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Faces of Korea: The Foreign Experience in the Land of the Morning Calm Perfect Paperback – July 30, 2004

ISBN-13: 978-1565912144 ISBN-10: 1565912144

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Product Details

  • Perfect Paperback: 448 pages
  • Publisher: Hollym International Corporation (July 30, 2004)
  • Language: English
  • ISBN-10: 1565912144
  • ISBN-13: 978-1565912144
  • Product Dimensions: 1 x 5.8 x 8 inches
  • Shipping Weight: 1.4 pounds (View shipping rates and policies)
  • Average Customer Review: 4.7 out of 5 stars  See all reviews (3 customer reviews)
  • Amazon Best Sellers Rank: #2,939,444 in Books (See Top 100 in Books)

Editorial Reviews

Review

You won t find a more accurate and moving expose of the expat experience in Korea, at least one that not only bridges the foreign community but also one that gives the community a strong, resonant voice." --Jeffrey Miller, Korea Times

For newcomers, the book will be an indispensable account of what life is truly like here [in Korea] from all different angles. On the other hand, people who have been living here for a while will find it interesting because they will be able to relate to the stories." --Lisa Lebeda, Seoul Classified

Harris s latest book...show[s] a broad array of reactions to the Korean experience...and [is] at times evocative of what...foreigners encounter during our stay in the Land of the Morning Calm." --John Hoog, Joongang Ilbo

For newcomers, the book will be an indispensable account of what life is truly like here [in Korea] from all different angles. On the other hand, people who have been living here for a while will find it interesting because they will be able to relate to the stories." --Lisa Lebeda, Seoul Classified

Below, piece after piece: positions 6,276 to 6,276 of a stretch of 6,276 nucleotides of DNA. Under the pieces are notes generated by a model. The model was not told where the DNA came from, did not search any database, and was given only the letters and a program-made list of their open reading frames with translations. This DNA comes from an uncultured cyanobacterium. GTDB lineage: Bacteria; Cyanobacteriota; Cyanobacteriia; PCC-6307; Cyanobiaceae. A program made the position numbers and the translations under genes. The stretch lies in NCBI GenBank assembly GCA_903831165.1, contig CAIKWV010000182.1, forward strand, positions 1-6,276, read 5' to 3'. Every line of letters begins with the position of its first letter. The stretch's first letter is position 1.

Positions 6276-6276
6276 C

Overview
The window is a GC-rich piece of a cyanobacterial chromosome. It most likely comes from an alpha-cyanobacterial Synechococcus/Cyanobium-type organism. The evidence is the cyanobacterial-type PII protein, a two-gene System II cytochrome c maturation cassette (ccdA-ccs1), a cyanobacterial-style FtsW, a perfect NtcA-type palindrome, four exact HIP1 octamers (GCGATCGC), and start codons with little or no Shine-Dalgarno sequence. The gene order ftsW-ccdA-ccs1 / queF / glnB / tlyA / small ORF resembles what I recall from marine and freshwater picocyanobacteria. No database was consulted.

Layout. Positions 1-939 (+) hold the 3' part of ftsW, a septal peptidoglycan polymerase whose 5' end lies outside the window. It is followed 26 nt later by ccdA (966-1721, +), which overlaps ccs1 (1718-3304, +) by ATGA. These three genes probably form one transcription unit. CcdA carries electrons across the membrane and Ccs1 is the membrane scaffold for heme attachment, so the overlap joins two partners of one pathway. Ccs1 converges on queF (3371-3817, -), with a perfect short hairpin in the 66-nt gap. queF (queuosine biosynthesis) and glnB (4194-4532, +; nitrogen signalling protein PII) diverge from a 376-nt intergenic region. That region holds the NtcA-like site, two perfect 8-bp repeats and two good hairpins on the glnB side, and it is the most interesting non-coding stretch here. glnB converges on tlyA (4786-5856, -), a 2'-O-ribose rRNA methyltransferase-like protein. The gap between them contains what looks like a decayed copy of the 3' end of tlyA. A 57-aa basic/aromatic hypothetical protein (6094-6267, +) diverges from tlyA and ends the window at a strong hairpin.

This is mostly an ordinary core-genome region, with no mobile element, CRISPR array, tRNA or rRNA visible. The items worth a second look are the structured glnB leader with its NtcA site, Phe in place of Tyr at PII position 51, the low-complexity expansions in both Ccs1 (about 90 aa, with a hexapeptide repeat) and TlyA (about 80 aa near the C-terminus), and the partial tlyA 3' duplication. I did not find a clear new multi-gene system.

Harris s latest book...show[s] a broad array of reactions to the Korean experience...and [is] at times evocative of what...foreigners encounter during our stay in the Land of the Morning Calm." --John Hoog, Joongang Ilbo

For newcomers, the book will be an indispensable account of what life is truly like here [in Korea] from all different angles. On the other hand, people who have been living here for a while will find it interesting because they will be able to relate to the stories." --Lisa Lebeda, Seoul Classified

Harris s latest book...show[s] a broad array of reactions to the Korean experience...and [is] at times evocative of what...foreigners encounter during our stay in the Land of the Morning Calm." --John Hoog, Joongang Ilbo

For newcomers, the book will be an indispensable account of what life is truly like here [in Korea] from all different angles. On the other hand, people who have been living here for a while will find it interesting because they will be able to relate to the stories." --Lisa Lebeda, Seoul Classified

Harris s latest book...show[s] a broad array of reactions to the Korean experience...and [is] at times evocative of what...foreigners encounter during our stay in the Land of the Morning Calm." --John Hoog, Joongang Ilbo

More About the Author

Richard Harris was born in Toronto, Canada in 1974. He is the author of two works of non-fiction, Roadmap to Korean (2003) and Faces of Korea (2004), and four published short stories. A Father's Son (2013) is his first novel. After living overseas for 12 years, he returned to Toronto in 2009. Learn more about him and his writing at harrisrichard.wordpress.com.

Customer Reviews

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Most Helpful Customer Reviews

7 of 8 people found the following review helpful By Jared M on October 10, 2005
Format: Perfect Paperback
This is a collection of accounts of a number of people who live, or had lived, in South Korea. The occupations of the people whose stories are relayed in this volume are varied, and range from those working as office workers, those who are students or who are serving in the US military, and of course those working as the obligatory ESL teacher. The nationalities are as diverse as the occupations - as well as people of Korean descent, there are also Americans, Japanese, Filipinos, and New Zealanders, all of whom have interesting stories to tell about various aspects of their lives in Korea.